After the workshop came the Kids Competition, headed by the excellent Moongirl. It's the story of a girl who accidentally gets to the moon while fishing at night. There she meets the current moon girl, has a fight with the evil moon spirits breaking through the paper thin moon surface, then takes over the moon girl job, relighting it with her jar of fireflies. Oddly enough, I recognise Laika as the same studio that got a credit on Tim Burton's Corpse Bride, and apparently it is the new name for Will Vinton studios. Even though it looks a lot like stop motion, it's computer graphics. Chambala is notable as having the most beavers. My Life as a Teenage Robot 'Killgore', Codename: Kids Next Door 'Operation: A.R.CH.I.V.E.' and The Secret Show 'Lucky Leo' were all quite enjoyable TV episodes each flowing out of a single story concept (cute small robot wants to be a killer but isn't taken seriously, adults were made by children, lucky criminal is too lucky to be caught) and fleshed out by the series characters and environment. Nice to see such quality in the mainstream. However, Gopher Broke was the funniest, simply the concept of a gopher trying to get food from passing farm trucks and being foiled in various ways. Most notable shot: a marvelous slow motion view of the cow dropping through the air, butt first, towards the gopher.

Next up was In the Pink, a retrospective of the Pink Panther theatrical shorts. It was interesting seeing them again in film form (though we didn't see the original credits), but somehow they don't seem to have passed the test of time. The stories and drawings are sadly just too simple by today's standards.

Mid-afternoon was filled with competition 4. Here we saw a left over from 2004 political film entry by, about what would happen if members of the Bush administration had to go and fight in Iraq themselves. Just not as much political activity as there was in last year's USA election year. The most memorable ones seem to be the longest ones, in particular The Corridor. It was about an unemployed man watching a corridor hard enough until he can see the unseen, which seems to be some spirits of Easter Island trying to escape from their binding statues in the art shop at the end of the corridor.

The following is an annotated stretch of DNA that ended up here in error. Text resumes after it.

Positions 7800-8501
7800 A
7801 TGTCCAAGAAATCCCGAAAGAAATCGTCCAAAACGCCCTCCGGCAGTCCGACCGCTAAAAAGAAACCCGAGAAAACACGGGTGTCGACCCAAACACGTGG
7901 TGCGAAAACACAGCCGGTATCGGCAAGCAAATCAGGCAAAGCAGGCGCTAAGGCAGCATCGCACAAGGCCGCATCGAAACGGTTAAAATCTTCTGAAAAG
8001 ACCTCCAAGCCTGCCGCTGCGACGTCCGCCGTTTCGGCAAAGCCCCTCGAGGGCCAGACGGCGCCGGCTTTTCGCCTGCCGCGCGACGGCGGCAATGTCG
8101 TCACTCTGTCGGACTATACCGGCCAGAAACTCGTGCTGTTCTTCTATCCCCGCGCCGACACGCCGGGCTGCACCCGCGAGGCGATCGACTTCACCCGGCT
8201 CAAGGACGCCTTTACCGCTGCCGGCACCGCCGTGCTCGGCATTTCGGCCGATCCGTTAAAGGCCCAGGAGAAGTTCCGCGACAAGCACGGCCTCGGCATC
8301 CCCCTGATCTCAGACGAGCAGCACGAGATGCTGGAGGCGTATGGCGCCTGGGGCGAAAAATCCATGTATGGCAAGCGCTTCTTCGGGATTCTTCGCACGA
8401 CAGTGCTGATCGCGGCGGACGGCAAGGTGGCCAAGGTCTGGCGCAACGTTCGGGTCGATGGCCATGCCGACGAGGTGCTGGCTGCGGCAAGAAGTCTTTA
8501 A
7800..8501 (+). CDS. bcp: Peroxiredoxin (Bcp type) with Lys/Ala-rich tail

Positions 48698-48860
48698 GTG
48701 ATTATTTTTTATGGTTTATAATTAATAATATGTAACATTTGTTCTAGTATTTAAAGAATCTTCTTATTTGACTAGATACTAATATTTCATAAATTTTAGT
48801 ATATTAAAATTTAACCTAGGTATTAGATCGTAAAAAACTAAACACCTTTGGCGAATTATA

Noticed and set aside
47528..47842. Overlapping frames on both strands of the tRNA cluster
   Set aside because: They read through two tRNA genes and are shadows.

The evening opened with a retrospective of Peewee's Playhouse, hosted by show designer and independent painter Gary Punter. I'd never seen it before so it was quite fresh and wild. They made good use of early chromakeying to superimpose live action and animation, trying all sorts of stunts with the technology. There was lots of Plasticine animation, from Penny's tales though to the weird sliced Plasticine loaf animation. Of course, the set design was over the top. In the Q&A we heard about the rushed production and small stage, Paul Reuben's two scandals (we guessed the third would be cannibalism), noticed the burnout near the end, and talked about the show's evolution from stage to TV.

The evening was topped off by competition 5. Honda 'GRRR' was a notable advertisement, with annoying diesel engines flying around the country and city - then contrasted with their new quiet diesel engine flying smoothly. Tower BAWHER was yet another abstract art with music film. It was my least disliked one since it did have the graphics actually linked most strongly to the catchy energetic old Russian propaganda music. Could make a good music visualiser plug-in, unlike most of the others which could only be used as screen savers. The Mysterious Geographic Explorations of Jasper Morello set up a good story (sacrificing sailor's lives to keep a monster alive that could be used to cure plague) in an interesting alternate Victorian style universe of flying machines and cloud life. As usual, lots of annoyingly silly rotating machinery; I assume that's because it is easy to model in 3D.


Met the filmmakers in the morning - fewer than usual since there had been lots of partying on Saturday night, and many also had to fly home on Sunday.

The Kid's Showcase was pretty good overall. Standing out were Journey To Mars which shows how a childhood dream of being an astronaut is encouraged by a grandfather with a "magic" tow truck going on a visit to some badlands, then fades with age, but surprisingly comes back during a real Mars landing. Pinata was a fun character study of a live Pinata trying to avoid being hit - almost like a Pixar short, but done by a guy in Australia. And of course, Sponge Bob 'Fear of a Krabby Patty' was as good as ever.

Competition 6 happened in late morning. The best was Surly Squirrel, a classic cartoon caper with animals mixing in with cops and robbers in a big chase scene. Even better than Gopher Broke, due to the longer story. I also noticed The Muffs 'Don't Pick on Me' music video, partly because I kept on spotting Tom Neely with his straw hat in the crowd just about every day. He'd done a political cartoon last year (Brother, Can you Spare a Job?), but this year it was a music video with a 1920's art style (like his political cartoons). I had seen the surreal The Newsroom 'Learning to Fly' earlier on TV; surprisingly it held up to a second viewing.


Finally, in the awards, I agreed with most of the prize winners. Surley Squirrel was mine and the public's favourite. I could understand most of the others, except the abstract film choice. But then I wouldn't want to understand that!

- Alex

Copyright © 2005 by Alexander G. M. Smith.